By Samuel Indyk
Investing.com – hit its lowest level of the year for the second consecutive day on Friday before finding support ahead of 1.3350 and staging a slight recovery. Last week’s Bank of England , Thursday’s softer-than-forecast and simmering Brexit tensions have all weighed on the pound. Broad US Dollar strength is also weighing on GBP/USD, with the at its highest level since July last year.
Bank of England
Last week’s decision by the Bank of England to keep the Bank Rate unchanged at a record low 0.1% was the catalyst for the sharp move lower in sterling. The central bank had appeared to prepare markets for an interest rate hike but decided it would be prudent to wait amid near-term uncertainties, especially around the outlook for the labour market.
The BoE is still expected to lift its interest rate when it meets next month, with the CME’s BoEWatch tool assigning 100% probability of a rate hike. However, economists and analysts may be less sure, particularly after last week’s debacle.
Yesterday’s GDP print caused another leg lower in GBP/USD with growth slowing to 1.3% in the third quarter from 5.5% in Q2. Analysts had forecast GDP to grow by 1.5% in Q3.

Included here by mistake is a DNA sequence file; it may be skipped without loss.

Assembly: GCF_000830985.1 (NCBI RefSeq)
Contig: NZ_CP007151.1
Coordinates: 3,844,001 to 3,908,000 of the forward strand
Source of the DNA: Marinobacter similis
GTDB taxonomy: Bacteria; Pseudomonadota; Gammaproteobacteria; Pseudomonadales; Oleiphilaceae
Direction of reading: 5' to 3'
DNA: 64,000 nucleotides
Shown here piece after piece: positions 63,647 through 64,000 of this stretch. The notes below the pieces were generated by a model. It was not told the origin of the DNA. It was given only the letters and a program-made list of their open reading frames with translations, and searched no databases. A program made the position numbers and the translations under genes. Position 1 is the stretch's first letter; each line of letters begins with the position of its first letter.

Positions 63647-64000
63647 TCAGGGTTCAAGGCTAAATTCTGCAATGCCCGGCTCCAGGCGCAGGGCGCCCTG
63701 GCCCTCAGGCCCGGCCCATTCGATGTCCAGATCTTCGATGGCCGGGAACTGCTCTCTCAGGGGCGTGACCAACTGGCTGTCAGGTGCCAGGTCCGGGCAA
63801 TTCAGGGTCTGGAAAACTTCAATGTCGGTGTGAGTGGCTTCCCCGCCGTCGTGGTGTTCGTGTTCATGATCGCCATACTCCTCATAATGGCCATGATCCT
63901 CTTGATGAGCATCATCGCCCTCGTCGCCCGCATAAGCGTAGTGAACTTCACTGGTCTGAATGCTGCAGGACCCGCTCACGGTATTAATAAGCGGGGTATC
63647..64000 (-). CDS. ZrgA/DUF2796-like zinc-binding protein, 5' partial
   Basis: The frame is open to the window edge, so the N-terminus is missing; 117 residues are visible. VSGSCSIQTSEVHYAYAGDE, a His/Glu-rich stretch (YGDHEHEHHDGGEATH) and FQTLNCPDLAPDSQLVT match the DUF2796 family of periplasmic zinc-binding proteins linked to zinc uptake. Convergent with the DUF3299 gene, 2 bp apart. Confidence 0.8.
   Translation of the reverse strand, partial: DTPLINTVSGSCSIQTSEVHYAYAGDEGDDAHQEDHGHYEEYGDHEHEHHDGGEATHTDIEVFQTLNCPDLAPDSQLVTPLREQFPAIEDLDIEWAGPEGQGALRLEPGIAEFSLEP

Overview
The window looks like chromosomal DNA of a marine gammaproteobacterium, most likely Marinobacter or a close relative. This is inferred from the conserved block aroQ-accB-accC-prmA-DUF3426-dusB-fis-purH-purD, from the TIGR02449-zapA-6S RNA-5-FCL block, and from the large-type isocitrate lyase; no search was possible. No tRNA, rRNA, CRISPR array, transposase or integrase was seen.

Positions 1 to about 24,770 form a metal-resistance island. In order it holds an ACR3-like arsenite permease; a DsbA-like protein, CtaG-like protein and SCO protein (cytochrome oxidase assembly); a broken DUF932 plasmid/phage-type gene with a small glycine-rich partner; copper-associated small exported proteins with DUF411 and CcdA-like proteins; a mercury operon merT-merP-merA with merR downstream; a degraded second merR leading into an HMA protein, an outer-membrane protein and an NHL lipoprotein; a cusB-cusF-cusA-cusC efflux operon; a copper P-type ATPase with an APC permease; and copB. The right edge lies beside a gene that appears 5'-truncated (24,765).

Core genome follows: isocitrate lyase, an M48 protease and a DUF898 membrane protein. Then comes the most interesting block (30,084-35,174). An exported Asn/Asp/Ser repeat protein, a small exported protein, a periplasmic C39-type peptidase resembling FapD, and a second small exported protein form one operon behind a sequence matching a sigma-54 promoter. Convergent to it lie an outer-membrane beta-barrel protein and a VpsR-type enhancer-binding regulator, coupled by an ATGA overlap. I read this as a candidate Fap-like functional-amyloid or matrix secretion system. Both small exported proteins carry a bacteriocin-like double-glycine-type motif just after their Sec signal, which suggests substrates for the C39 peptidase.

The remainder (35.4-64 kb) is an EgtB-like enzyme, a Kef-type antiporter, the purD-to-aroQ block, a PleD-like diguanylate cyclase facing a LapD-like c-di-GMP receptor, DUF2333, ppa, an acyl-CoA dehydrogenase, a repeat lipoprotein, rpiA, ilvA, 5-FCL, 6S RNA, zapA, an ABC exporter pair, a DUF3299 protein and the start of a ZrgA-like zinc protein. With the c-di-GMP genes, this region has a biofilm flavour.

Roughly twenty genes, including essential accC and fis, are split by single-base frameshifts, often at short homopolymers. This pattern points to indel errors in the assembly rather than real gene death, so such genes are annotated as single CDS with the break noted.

“The hope had been that once all COVID restrictions were firmly in the rear-view mirror the economic engine would be revved and ready but while the economy did grow between July and September that growth slowed considerably,” AJ Bell Financial Analyst Danni Hewson said.
Brexit rears its head
Over the last two weeks, tensions between the UK and the EU have increased, with fishing rights and the Northern Ireland protocol the two main areas of concern.
There has been a suggestion that the UK might trigger Article 16, a safeguard clause that allows either side to unilaterally suspend parts of the Brexit agreement in the event of major economic disruption.
Simon Coveney, the Irish Foreign Minister, stated that if the UK were to trigger Article 16 then the European Union could pull out of the Brexit trade agreement altogether.
The escalation has had an impact on the pound but analysts at ING don’t expect the current uncertainty to have as big an impact as previous Brexit noise.
“Could another round of Brexit headlines demand the kind of 5% ‘no deal’ risk premium seen in 2019?” the Dutch bank asks. “We suspect the impact on GBP is more muted this time around.”
In fact, the Times reported today that the UK is willing to step back from threats to trigger Article 16 and attempt to find an agreement with the EU.
UK Brexit Minister Lord Frost is due to meet EU Chief Negotiator, Maroš Šefčovič, later on Friday.
Fusion Media or anyone involved with Fusion Media will not accept any liability for loss or damage as a result of reliance on the information including data, quotes, charts and buy/sell signals contained within this website. Please be fully informed regarding the risks and costs associated with trading the financial markets, it is one of the riskiest investment forms possible.